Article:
The 12 Best Wrestling Documentaries

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At the border of fact and fiction is pro-wrestling: a clandestine world in which athletes agree to a sacred code so as to keep the secrets of the industry as safe as possible. But with the downfall of kayfabe probably occurring long before the sport’s heyday in the 1980s, who has the right to say what is “the truth?”

The history of wrestling documentaries is complicated, especially because so many are filled with outright lies. That being said, some films on the subject can at least help explain the bizarre appeal of these combat spectaculars.

We’ve narrowed down a list of 12 fascinating documentaries that don’t exactly make the boundary between reality and fantasy more firm — but at least help elucidate certain aspects of the industry. From openly gay icons to superstars battling addiction: here’s our list of the best movies exploring this mysterious business.

1. ‘Gaea Girls’

American wrestling fans often undervalue the toughness and grit of Japan’s Joshi superstars. Perhaps no other film has explored the brutality of wrestling training as plainly as Kim Longinotto and Jano Williams’s Gaea Girls, a 2000 documentary on Chigusa Nagayo and Meiko Satoumura’s vicious dojo. Although all the participants are consenting adults, the violence enacted upon the school’s trainees borders uncomfortably on abuse. Nagayo’s rigid tutelage clearly is informed by her dedication and respect for the craft of pro-wrestling — at times it seems as if she is on some kind of sacred pursuit with her students — but to what extent is her involvement in the sport an extension of her unresolved trauma and sadism? Although quite minimalist in style, the emotionally complex questions are the real subject of this challenging little film that caused even the directors to shed several tears:  "I believed that wrestling was all show," Longinotto told The Independent, "and that we were going to make a film about wonderfully dedicated women athletes … In a way, the more disturbing it got, the more hooked we became."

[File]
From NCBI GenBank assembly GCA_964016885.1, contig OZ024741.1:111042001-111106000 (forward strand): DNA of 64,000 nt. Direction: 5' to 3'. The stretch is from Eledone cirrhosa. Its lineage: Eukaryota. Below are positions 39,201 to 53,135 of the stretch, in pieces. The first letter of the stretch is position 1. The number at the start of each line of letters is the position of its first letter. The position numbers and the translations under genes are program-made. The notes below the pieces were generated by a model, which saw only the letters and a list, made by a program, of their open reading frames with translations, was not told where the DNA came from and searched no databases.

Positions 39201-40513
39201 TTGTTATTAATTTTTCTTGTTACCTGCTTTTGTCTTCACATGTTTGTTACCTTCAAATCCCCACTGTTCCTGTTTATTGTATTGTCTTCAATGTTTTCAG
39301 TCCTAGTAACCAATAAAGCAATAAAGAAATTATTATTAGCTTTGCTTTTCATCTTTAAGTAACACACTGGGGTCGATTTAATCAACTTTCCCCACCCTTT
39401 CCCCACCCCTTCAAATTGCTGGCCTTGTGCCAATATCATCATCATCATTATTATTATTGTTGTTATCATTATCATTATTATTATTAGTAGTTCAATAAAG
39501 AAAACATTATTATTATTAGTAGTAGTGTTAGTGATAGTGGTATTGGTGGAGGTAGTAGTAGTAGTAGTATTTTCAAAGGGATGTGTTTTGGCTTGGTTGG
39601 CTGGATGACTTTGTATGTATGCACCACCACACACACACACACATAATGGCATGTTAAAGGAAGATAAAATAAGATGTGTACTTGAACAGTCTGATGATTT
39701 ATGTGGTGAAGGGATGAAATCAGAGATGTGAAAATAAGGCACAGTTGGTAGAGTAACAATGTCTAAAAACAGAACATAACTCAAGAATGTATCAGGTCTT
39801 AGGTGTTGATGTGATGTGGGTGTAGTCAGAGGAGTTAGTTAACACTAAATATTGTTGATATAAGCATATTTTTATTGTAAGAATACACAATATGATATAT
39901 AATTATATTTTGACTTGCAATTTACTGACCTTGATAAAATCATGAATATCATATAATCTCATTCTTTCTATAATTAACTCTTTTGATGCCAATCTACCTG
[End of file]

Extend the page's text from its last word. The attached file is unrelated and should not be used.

2. ‘GLOW: The Story of the Gorgeous Ladies of Wrestling’

Netflix’s deeply earnest drama about women in a campy 80’s wrestling federation was directly inspired by this emotionally moving documentary depicting the real-life struggles of the fighters in a semi-parodic TV show that somehow garnered a cult following. While the movie does explore the long-term damage done to these women's’ bodies, what it also considers is the eternal friendships fortified by hairspray and bloodshed. It’s simply impossible to not shed a tear when the cast is finally reunited — prompting them to break out into the hideously written rapping that made the show a guilty pleasure when it aired decades ago.